Papi Da Connect is Using Music to Bridge the Gap Between the Life He Has and the Life He Deserves.
Adverse conditions can be a hurdle to success for many people and kindling for others. Papi Da Connect, also known as Capi Cu, has overcome more adversity than people see in a lifetime. His brief time on the streets of Brooklyn, New York, only added to his grief. Over the years, he’s made his fair share of mistakes while gaining clarity on his life’s path. Now, blessed with a chance to make music and change lives, the only thing on his mind is making sure the world dances to his rhythm and rewards him for it.
Born in Brooklyn’s King County Hospital as Rafael Hernandez, Papi’s early life was tumultuous. Family issues led to his mother and his siblings moving down to Georgia when he was still a child. When asked about his childhood, Papi is direct and unwavering.
“My family and I ended up homeless when I was around the age of four. My mother and father were both originally from the Bronx, and after they got into a fight, it left us in the middle of the Bronx in the winter. We eventually moved in with our aunt and her husband to Georgia. He was in the military stationed in Hinesville, Georgia.”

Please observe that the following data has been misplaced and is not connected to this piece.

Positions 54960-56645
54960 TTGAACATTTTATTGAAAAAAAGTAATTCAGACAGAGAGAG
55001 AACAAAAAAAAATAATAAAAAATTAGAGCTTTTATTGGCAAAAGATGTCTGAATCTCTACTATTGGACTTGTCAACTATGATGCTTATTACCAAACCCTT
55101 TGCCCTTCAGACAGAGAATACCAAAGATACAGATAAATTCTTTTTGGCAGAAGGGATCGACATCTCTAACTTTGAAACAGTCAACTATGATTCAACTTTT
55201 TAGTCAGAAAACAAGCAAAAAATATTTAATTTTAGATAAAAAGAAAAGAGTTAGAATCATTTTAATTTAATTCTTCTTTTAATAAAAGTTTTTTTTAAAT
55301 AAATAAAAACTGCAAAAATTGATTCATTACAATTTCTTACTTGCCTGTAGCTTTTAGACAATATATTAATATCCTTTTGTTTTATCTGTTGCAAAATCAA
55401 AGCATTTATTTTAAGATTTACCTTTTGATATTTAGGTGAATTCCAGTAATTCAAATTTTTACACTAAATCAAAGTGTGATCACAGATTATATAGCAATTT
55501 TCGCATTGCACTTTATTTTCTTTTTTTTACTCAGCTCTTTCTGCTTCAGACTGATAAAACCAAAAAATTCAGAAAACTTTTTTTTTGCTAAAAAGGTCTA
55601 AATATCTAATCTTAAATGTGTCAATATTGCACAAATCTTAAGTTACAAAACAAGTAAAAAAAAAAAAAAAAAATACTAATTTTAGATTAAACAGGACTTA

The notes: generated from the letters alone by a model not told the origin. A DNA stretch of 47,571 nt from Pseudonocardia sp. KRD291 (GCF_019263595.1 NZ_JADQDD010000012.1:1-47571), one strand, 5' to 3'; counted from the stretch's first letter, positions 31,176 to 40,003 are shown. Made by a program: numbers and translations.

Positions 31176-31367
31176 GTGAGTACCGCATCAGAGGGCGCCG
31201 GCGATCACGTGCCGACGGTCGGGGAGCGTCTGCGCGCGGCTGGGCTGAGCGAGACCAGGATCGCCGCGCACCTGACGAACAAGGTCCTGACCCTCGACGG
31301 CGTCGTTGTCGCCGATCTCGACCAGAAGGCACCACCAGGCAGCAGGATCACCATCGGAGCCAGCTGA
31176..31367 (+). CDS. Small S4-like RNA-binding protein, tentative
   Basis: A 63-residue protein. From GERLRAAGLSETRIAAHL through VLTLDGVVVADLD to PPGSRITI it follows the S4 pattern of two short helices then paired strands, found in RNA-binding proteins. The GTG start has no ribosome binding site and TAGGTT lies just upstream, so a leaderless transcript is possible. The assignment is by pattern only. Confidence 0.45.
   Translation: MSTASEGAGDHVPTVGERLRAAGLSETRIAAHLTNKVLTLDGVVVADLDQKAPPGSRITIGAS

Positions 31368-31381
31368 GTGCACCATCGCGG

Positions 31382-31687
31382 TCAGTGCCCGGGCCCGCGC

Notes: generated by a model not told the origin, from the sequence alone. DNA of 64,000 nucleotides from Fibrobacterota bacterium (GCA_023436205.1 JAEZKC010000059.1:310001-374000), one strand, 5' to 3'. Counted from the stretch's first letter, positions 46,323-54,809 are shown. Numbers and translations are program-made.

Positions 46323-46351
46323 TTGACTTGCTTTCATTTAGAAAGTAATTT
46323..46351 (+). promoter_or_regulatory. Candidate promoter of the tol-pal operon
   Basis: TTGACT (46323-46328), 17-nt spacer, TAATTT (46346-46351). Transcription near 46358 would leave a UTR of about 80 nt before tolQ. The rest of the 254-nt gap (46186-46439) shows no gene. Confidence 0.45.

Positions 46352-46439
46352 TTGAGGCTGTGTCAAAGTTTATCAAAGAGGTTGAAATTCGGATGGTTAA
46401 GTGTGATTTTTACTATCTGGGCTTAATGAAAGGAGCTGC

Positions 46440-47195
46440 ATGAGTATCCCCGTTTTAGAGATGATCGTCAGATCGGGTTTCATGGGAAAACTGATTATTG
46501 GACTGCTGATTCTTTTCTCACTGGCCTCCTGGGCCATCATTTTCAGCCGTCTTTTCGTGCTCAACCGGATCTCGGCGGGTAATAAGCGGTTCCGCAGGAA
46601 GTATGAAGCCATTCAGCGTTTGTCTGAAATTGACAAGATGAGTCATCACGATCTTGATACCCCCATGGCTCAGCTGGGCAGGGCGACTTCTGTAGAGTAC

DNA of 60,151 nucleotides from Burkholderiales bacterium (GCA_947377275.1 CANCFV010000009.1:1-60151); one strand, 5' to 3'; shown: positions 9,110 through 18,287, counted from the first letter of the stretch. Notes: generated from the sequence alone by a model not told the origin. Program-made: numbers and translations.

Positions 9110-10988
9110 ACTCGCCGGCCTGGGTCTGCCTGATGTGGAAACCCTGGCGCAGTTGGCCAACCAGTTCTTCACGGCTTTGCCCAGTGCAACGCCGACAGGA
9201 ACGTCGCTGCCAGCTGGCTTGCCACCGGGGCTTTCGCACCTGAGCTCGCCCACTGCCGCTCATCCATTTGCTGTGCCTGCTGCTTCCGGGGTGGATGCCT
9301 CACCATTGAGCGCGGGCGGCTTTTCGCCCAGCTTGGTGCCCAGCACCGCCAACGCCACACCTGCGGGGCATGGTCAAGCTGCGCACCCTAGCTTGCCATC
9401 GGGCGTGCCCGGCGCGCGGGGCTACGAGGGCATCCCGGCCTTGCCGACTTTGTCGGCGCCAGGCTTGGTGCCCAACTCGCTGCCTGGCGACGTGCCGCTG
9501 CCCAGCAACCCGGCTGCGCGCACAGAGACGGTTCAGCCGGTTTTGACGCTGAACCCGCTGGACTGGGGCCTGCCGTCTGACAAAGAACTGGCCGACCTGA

Papi started his schooling experience in Puerto Rico from kindergarten to third grade. From there, he came back to Georgia, spending some time in Hinesville before moving to Augusta.
All the change and turmoil brought its share of pain to Papi, but more than anything, it conditioned him to the idea of being the only one. Papi was the only Puerto Rican student in his English language learner classes. His forceful personality and popularity often caused clashes with his peers, who envied the attention he got, which led to frequent fights. It wasn’t long before Papi dabbled in the streets.
“I was doing my thug shit, banging and doing certain things, and music wasn’t a priority back then.
Fighting in school along with rampant absences affected Papi’s educational career, and it wasn’t long before he found himself kicked out of three schools in Augusta, including Glen Hills High School and Butler High School by the 10th grade. From there, he and his family moved to Arlington, Texas. The…